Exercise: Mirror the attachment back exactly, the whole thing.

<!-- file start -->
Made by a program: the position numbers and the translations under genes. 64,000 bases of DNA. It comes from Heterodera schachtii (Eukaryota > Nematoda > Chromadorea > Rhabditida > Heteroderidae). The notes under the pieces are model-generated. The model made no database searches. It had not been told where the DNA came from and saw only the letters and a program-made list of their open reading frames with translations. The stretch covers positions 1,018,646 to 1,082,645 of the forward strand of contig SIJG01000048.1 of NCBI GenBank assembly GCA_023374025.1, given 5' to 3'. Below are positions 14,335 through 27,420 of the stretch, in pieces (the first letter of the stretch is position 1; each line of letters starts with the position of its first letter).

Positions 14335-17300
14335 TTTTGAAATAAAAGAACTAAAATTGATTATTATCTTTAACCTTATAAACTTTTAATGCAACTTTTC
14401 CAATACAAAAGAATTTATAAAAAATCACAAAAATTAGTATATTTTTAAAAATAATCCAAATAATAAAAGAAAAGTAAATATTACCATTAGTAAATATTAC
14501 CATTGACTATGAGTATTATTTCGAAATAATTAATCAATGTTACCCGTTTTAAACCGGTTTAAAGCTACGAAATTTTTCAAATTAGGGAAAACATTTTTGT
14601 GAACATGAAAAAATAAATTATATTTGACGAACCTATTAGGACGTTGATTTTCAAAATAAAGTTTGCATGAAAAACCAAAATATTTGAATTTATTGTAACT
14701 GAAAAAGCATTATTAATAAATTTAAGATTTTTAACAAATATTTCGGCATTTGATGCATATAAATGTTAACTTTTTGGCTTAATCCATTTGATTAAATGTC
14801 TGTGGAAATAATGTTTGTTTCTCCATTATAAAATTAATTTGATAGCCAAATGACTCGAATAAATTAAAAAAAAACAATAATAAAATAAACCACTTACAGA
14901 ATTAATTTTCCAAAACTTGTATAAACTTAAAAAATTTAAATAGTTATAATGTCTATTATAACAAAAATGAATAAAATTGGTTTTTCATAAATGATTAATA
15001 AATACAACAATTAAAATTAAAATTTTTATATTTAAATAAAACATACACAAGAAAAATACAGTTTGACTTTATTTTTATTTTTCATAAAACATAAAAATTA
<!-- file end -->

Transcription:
Made by a program: the position numbers and the translations under genes. 64,000 bases of DNA. It comes from Heterodera schachtii (Eukaryota > Nematoda > Chromadorea > Rhabditida > Heteroderidae). The notes under the pieces are model-generated. The model made no database searches. It had not been told where the DNA came from and saw only the letters and a program-made list of their open reading frames with translations. The stretch covers positions 1,018,646 to 1,082,645 of the forward strand of contig SIJG01000048.1 of NCBI GenBank assembly GCA_023374025.1, given 5' to 3'. Below are positions 14,335 through 27,420 of the stretch, in pieces (the first letter of the stretch is position 1; each line of letters starts with the position of its first letter).

Positions 14335-17300
14335 TTTTGAAATAAAAGAACTAAAATTGATTATTATCTTTAACCTTATAAACTTTTAATGCAACTTTTC
14401 CAATACAAAAGAATTTATAAAAAATCACAAAAATTAGTATATTTTTAAAAATAATCCAAATAATAAAAGAAAAGTAAATATTACCATTAGTAAATATTAC
14501 CATTGACTATGAGTATTATTTCGAAATAATTAATCAATGTTACCCGTTTTAAACCGGTTTAAAGCTACGAAATTTTTCAAATTAGGGAAAACATTTTTGT
14601 GAACATGAAAAAATAAATTATATTTGACGAACCTATTAGGACGTTGATTTTCAAAATAAAGTTTGCATGAAAAACCAAAATATTTGAATTTATTGTAACT
14701 GAAAAAGCATTATTAATAAATTTAAGATTTTTAACAAATATTTCGGCATTTGATGCATATAAATGTTAACTTTTTGGCTTAATCCATTTGATTAAATGTC
14801 TGTGGAAATAATGTTTGTTTCTCCATTATAAAATTAATTTGATAGCCAAATGACTCGAATAAATTAAAAAAAAACAATAATAAAATAAACCACTTACAGA
14901 ATTAATTTTCCAAAACTTGTATAAACTTAAAAAATTTAAATAGTTATAATGTCTATTATAACAAAAATGAATAAAATTGGTTTTTCATAAATGATTAATA
15001 AATACAACAATTAAAATTAAAATTTTTATATTTAAATAAAACATACACAAGAAAAATACAGTTTGACTTTATTTTTATTTTTCATAAAACATAAAAATTA